‘My Name is…’
Readers Theatre is used to deepen response to character and to develop reading fluency.
Lesson length: 1 session
Lesson from A Story Like the Wind series
Required reading: Pages 14-21
- Inference opportunities: Character Inference
- Language features: Dialogue: direct speech
- Readers Theatre
The intention in this lesson is to reinforce how the characters, despite their present circumstances, are ordinary people who have left behind normal, happy lives. The session works at an affective level, using several drama strategies designed to deepen the pupils’ understanding of character and to develop empathy.
Readers Theatre is used to allow children to inhabit the characters. Voicing their words helps with identification, at the same time aiding reading fluency.
The work in this section could extend over several lessons.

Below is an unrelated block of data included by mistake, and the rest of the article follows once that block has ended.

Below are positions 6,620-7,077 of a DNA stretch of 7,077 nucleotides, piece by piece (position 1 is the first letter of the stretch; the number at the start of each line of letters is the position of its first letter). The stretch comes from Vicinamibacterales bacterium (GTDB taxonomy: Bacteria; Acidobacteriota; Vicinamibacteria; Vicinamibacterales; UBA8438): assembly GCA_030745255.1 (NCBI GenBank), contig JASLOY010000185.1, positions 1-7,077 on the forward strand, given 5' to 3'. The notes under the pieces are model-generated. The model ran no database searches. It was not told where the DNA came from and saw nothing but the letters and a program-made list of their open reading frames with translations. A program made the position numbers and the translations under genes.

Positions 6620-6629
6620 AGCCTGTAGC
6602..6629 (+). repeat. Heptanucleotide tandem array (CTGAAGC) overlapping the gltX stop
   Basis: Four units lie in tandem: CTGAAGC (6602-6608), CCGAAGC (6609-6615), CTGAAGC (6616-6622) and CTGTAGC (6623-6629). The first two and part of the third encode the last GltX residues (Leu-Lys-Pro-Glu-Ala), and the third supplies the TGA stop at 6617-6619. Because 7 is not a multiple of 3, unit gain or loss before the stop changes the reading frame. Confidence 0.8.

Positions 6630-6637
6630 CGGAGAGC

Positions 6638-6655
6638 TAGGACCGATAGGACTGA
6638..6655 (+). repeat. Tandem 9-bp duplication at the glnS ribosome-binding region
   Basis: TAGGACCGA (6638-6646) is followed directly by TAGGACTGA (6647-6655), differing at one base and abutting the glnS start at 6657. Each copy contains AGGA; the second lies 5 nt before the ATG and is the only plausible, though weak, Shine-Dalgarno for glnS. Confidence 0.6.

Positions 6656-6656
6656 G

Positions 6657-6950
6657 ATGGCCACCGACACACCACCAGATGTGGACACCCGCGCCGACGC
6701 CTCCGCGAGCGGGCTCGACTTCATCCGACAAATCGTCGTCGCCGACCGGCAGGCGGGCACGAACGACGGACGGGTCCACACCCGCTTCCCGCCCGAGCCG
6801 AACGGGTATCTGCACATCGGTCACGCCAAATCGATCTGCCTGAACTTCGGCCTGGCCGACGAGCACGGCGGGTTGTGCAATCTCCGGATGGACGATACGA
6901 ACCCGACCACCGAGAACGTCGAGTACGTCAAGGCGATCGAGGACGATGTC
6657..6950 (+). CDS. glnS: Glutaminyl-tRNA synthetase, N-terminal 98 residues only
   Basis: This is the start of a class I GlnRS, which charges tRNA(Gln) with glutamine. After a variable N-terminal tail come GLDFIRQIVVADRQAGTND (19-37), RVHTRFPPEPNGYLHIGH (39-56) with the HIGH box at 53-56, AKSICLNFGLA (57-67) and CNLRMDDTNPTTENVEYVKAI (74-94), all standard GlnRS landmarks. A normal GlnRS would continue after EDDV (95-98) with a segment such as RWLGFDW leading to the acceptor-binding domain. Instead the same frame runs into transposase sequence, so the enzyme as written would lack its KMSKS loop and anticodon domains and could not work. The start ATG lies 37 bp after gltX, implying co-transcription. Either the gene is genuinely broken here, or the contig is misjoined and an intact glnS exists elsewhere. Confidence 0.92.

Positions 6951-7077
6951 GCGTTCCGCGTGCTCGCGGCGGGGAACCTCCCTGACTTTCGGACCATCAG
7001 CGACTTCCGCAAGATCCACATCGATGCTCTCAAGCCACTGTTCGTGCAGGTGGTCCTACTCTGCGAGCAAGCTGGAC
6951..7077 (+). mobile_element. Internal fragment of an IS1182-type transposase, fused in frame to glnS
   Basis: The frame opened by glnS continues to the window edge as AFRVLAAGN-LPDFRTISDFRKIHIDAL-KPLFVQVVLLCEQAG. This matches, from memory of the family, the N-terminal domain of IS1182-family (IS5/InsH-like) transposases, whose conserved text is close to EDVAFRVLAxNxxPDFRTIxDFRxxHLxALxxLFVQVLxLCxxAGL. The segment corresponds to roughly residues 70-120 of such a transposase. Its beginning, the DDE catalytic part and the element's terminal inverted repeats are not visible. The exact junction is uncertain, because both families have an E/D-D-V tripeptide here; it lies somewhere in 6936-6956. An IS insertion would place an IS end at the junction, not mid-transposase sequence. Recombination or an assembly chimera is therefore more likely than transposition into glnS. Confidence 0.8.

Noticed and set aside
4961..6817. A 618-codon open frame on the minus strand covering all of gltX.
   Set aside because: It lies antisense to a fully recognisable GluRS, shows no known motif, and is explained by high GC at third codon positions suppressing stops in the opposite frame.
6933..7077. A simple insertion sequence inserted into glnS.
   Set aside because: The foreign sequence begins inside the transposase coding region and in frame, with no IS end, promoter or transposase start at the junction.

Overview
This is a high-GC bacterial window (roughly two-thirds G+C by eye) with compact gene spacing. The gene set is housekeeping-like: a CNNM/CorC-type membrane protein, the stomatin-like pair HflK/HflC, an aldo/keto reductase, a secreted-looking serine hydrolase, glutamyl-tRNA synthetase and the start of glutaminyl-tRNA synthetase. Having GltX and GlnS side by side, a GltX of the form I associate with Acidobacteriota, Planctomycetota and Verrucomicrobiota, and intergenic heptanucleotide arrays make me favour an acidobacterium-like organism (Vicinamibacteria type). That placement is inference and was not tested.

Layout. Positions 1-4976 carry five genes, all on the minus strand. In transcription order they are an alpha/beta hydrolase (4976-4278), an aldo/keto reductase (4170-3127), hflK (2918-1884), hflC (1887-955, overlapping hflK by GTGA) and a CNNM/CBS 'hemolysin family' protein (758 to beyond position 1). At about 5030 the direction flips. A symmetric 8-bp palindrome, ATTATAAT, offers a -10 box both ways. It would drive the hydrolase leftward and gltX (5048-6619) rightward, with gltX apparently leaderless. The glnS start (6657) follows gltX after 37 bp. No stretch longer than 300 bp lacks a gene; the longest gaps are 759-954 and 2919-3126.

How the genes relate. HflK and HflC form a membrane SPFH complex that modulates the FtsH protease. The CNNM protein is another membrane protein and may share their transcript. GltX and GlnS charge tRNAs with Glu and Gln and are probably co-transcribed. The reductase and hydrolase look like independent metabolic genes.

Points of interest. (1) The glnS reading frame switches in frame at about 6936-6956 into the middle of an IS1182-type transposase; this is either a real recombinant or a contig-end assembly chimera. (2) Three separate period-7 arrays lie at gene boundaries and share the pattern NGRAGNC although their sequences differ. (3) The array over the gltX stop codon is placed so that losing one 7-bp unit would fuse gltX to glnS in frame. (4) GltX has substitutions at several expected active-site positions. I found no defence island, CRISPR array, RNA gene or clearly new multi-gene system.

- Download and print copies of Readers Theatre script
- Plain paper, pencils and coloured pencils for drawing
- Space will be needed for drama, either cleared space in the classroom or a hall.
Briefly review the section of the story where Rami meets his fellow travellers.
If Readers Theatre is new to the children, explain how it works. Generic guidance on using Readers Theatre is outlined in the strategies section of this website.
A Story Like the Wind Readers Theatre script has been conveniently arranged in 4 parts. You can allocate different parts to groups of differing levels of attainment. For example, Bashar’s dialogue in part 3 is the shortest. In contrast, the role of the narrator should be allocated to a confident reader to maintain the rhythm and pacing of the story. If a group is working with adult support, then the adult could take on the role of the narrator. Higher attaining groups could be work on the entire script rather than a shorter section.
After rehearsing the script organise the class for a full read through.
- Did you enjoy listening to the Readers Theatre?
- Was there anything that you found hard?
- Did you think or feel anything new about the characters after reading their parts?
Teacher’s note: This lesson could be followed by a small group improvisation lesson To Go or Stay? which explores the reasons that people might have for leaving their homes to seek safety, despite the dangers involved in making that journey.